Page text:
Japan's Softbank in talks to buy Hollywood animation studio DreamWorks

Softbank's CEO Masayoshi Son is willing to take a big bet on DreamWorks Animation, which has been valued at $3.4 billion, according to unidentified sources.
By David Sims | Nov 28, 2015
Japanese-based telecommunications company SoftBank is looking to acquire DreamWorks Animation, the Glendale. Calif.-based studio behind animated films such as "Shrek" and "How to Train Your Dragon," according to reports Sept. 27 and Sept. 28 from The Hollywood Reporter (THR) and the Wall Street Journal. The deal could value the animation studio at $3.4 billion, a source told THR.

CNet reported on Sept. 28 that SoftBank and DreamWorks did not respond to a request for comment about buy out plans.

A deal with DreamWorks, if completed, would provide SoftBank with exclusive content and, according to the The Wall Street Journal, provide another possible avenue to challenge Verizon and AT&T. Instead of directly taking on the wireless industry, SoftBank may be trying to boost its arsenal of content providers. Last year, SoftBank paid $1.5 billion for a controlling stake in mobile game developer Supercell, which makes the popular games "Clash of Clans "and "Hay Day".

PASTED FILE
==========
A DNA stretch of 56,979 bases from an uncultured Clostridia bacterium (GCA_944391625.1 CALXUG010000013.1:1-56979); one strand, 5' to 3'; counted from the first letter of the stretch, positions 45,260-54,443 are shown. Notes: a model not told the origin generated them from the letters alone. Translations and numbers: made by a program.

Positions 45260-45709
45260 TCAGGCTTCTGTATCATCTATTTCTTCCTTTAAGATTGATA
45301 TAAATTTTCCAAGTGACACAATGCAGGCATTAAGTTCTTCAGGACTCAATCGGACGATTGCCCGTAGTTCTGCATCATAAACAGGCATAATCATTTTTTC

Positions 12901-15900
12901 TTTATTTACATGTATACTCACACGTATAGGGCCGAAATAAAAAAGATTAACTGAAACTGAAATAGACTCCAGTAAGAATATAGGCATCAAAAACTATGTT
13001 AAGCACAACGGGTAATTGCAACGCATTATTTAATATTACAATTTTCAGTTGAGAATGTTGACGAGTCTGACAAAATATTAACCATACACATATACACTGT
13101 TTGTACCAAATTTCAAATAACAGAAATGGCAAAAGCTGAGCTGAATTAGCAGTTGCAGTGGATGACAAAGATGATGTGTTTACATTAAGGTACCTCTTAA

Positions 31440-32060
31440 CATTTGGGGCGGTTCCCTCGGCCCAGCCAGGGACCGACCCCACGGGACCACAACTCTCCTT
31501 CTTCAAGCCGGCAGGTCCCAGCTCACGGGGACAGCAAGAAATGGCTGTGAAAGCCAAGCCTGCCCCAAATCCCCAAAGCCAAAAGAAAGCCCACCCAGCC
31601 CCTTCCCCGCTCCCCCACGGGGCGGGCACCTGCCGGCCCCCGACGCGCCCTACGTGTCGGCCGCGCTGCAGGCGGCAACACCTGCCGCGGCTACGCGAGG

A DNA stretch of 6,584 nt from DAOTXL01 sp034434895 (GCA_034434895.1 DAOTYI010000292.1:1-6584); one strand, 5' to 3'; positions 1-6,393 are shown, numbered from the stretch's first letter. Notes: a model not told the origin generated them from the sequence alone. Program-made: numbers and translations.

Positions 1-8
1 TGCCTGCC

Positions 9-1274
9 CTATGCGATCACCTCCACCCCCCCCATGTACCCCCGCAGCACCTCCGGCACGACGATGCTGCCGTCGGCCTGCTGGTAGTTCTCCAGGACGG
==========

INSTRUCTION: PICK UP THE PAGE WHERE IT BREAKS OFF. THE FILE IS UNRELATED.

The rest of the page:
The Hollywood Reporter has reported that unidentified sources have said that SoftBank had offered $32 per share for DreamWorks, a substantial premium to the stock's Sept. 26 closing price of $22.36.

Buying DreamWorks, which is headed by veteran Hollywood producer and film executive Jeffrey Katzenberg, would make SoftBank the second Japanese technology company to buy a Hollywood studio, following Sony Corp., which bought Columbia Pictures in 1989.

According to a Wall Street Journal, SoftBank likely has money to spend on expansion thanks to an early investment in Alibaba. The Chinese e-commerce giant raised $21.8 billion in its initial public offering (IPO) earlier this month, the largest in U.S. history. Alibaba's IPO netted SoftBank nearly $5 billion for its 32 percent stake in the company, and is now Alibaba's biggest shareholder.

The move by SoftBank comes as Alibaba is also looking to expand its video content offered through a set-top box in China.


 

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